That’s the premise of Frank Tieri’s 2009 overlooked gem of a one-shot, Marvel TV: Galactus – The Real Story, which lampoons conspiracy belief in the Marvel Universe. After seeing him live and in-person, stomping around New York City, who could deny that Galactus exists?
Conspiracy theorists and deniers often focus on a few, relatively inconsequential questions that could easily be explained if they understood the science a little better — like why you can’t see stars in Moon landing photos, or that “jet fuel couldn’t melt the steel beams” of the World Trade Center — while overlooking the mountain of confirmatory evidence that’s otherwise incontrovertible. Even if the “power cosmic” did short out videos when Galactus attacked, there should still be plenty of seismic records, scorch marks, and just where the hell did all that rubble come from?
This of course ignores that the actual event is not as unlikely as the giant, multi-pronged, elaborate conspiracy needed to keep the cover story afloat. Loose lips sink ships, so if climate change were really a global hoax of monumental proportions, surely someone would have slipped up by now. Unless, of course, all that money keeps them silent. Research grants are more than fossil fuel profits, right?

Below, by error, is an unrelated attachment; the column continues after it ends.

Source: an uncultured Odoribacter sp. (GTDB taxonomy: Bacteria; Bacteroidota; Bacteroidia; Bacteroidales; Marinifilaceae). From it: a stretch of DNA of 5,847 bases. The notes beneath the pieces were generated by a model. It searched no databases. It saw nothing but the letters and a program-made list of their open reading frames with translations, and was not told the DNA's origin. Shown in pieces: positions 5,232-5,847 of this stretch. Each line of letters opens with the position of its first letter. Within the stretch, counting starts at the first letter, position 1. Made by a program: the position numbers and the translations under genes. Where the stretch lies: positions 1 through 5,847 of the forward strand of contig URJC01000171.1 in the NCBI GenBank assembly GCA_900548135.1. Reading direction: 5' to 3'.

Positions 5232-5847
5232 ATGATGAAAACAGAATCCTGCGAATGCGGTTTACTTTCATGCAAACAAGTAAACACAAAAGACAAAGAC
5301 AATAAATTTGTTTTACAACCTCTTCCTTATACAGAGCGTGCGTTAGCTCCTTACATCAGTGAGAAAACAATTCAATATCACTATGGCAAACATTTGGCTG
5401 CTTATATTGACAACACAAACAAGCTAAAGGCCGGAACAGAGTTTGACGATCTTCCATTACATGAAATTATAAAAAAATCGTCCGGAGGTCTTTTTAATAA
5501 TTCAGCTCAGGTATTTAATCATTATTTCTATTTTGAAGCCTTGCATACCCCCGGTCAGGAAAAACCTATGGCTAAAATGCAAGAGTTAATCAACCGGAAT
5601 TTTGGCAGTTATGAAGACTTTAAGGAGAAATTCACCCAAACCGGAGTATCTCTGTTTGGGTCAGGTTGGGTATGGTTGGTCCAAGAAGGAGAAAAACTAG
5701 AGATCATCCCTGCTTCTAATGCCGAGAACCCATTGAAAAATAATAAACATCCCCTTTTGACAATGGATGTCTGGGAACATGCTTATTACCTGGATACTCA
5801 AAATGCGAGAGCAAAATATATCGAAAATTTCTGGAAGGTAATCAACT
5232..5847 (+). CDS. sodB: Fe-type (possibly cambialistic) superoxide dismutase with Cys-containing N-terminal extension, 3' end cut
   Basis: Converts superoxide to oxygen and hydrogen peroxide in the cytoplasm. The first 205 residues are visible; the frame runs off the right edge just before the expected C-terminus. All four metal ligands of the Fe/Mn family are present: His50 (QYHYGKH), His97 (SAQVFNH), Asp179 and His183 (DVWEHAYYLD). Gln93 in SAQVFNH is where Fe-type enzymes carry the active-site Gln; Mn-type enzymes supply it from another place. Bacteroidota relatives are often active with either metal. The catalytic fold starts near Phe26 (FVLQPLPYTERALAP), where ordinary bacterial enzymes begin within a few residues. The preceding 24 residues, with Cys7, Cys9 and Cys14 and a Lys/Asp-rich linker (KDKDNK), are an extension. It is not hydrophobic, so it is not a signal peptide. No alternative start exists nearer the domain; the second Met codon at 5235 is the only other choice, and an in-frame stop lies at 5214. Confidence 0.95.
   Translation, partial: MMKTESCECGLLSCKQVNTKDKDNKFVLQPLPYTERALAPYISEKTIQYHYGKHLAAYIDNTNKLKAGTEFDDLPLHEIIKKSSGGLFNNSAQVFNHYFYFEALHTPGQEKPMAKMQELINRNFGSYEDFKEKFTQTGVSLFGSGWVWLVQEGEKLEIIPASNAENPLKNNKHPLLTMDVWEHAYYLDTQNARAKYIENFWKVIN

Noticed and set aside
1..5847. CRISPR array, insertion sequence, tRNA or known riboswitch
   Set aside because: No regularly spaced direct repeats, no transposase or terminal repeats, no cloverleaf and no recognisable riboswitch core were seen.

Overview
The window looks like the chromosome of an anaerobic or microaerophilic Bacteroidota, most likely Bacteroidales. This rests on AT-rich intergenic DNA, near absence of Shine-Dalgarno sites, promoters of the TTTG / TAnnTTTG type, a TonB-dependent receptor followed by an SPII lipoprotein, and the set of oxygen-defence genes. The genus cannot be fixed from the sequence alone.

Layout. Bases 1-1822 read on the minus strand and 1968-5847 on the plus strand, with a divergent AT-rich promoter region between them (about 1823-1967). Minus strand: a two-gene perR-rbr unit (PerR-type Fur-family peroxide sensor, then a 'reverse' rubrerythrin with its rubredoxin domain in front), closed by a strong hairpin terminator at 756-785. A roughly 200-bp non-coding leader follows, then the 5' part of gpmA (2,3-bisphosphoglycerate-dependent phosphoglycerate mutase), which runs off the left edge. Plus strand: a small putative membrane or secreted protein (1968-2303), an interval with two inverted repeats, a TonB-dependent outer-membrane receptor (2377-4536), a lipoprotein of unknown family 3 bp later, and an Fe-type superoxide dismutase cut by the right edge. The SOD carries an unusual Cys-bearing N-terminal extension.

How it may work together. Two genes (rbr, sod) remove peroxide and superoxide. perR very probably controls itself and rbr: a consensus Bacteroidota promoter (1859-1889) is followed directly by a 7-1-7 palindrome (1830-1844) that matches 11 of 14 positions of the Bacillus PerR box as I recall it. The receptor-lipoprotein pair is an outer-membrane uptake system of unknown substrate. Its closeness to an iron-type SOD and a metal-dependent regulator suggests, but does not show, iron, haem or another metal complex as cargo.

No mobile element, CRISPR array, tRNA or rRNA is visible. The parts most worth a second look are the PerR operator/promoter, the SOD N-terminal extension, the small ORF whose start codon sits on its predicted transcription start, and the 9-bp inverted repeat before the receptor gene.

So what does it mean to be skeptical in the Marvel Universe? Same thing it does here, really. You apply the most rigorous standards of evidence you can, and if the phenomenon still comes out unscathed, however improbable it may seem, you might have to accept it (contingently, always with the caveat that further, currently unknown evidence could change things). If you’ve ever read up on quantum entanglement, or what relativistic speeds really do to an object, you know there are batsh*t crazy things with tons of evidence in the real world that are plenty hard to swallow.
Scientist, spy, and overall bad-ass Bobbi Morse, AKA Mockingbird, gives maybe the best example of this in the recent groundbreaking, eponymous series written by Chelsea Cain. Something strange has happened to her, and S.H.I.E.L.D. thinks she’s become psychic. Psychics do exist in the Marvel Universe, so it’s not too out there an idea, but Bobbi’s unconvinced — she wants to run more tests.
When she can’t guess the Zener cards right (like in the beginning of Ghostbusters), or move anything else with her mind, Mockingbird knows it’s not psychic abilities making the ping pong balls disappear. She has an alternate hypothesis, and experimental data seems to support it.
It still might not seem natural, but then again, neither does what happens in the realm of the very small or the very fast. Re-animated virus cadavers fit the evidence better than psychic powers. Or, as it was put in our review of Mockingbird #1,
I guess that’s the form skepticism takes in the Marvel Universe. Eliminate the WRONG weird thing to identify the RIGHT weird thing! Good enough!
Every February, to help celebrate Darwin Day, the Science section of AiPT! Comics cranks up the critical thinking for SKEPTICISM MONTH! Skepticism is an approach to evaluating claims that emphasizes evidence and applies the tools of science. All month we’ll be highlighting skepticism in pop culture and skepticism of pop culture.
All image credits: Marvel Comics